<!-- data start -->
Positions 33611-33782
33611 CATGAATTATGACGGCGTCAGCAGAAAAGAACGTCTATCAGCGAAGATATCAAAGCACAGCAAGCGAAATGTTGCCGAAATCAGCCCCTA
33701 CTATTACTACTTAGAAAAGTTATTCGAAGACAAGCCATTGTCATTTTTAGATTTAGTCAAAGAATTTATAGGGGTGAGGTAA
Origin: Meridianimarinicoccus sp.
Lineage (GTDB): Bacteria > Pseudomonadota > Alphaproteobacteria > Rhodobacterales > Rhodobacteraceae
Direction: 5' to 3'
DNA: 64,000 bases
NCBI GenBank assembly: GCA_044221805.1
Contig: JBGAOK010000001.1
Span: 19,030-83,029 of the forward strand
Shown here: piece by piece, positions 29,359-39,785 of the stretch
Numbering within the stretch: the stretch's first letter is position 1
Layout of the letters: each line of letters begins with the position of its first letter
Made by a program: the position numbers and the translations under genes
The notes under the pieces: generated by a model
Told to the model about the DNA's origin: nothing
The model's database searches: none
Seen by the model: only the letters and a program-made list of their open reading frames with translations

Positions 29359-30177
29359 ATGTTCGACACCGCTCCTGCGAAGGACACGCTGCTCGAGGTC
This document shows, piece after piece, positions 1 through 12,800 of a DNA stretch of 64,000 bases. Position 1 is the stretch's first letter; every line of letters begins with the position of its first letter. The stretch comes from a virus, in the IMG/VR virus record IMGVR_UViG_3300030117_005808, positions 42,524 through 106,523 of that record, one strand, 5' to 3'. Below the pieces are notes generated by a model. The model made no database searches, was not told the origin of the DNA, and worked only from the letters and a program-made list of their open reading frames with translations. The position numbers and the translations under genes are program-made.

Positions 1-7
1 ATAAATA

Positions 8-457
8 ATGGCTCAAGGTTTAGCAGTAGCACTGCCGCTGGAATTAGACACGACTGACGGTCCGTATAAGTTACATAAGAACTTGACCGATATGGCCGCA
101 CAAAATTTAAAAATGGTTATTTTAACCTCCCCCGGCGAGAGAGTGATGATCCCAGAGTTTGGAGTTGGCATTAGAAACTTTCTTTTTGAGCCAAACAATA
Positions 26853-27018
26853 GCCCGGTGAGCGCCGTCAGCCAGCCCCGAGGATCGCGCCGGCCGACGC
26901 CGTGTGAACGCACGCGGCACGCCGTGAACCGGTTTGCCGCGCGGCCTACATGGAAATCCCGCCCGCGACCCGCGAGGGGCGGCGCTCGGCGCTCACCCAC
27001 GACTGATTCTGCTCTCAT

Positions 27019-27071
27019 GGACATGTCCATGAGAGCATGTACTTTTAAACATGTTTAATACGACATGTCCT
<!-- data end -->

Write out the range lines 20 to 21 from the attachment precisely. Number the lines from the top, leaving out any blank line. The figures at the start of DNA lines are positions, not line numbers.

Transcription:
29359 ATGTTCGACACCGCTCCTGCGAAGGACACGCTGCTCGAGGTC
This document shows, piece after piece, positions 1 through 12,800 of a DNA stretch of 64,000 bases. Position 1 is the stretch's first letter; every line of letters begins with the position of its first letter. The stretch comes from a virus, in the IMG/VR virus record IMGVR_UViG_3300030117_005808, positions 42,524 through 106,523 of that record, one strand, 5' to 3'. Below the pieces are notes generated by a model. The model made no database searches, was not told the origin of the DNA, and worked only from the letters and a program-made list of their open reading frames with translations. The position numbers and the translations under genes are program-made.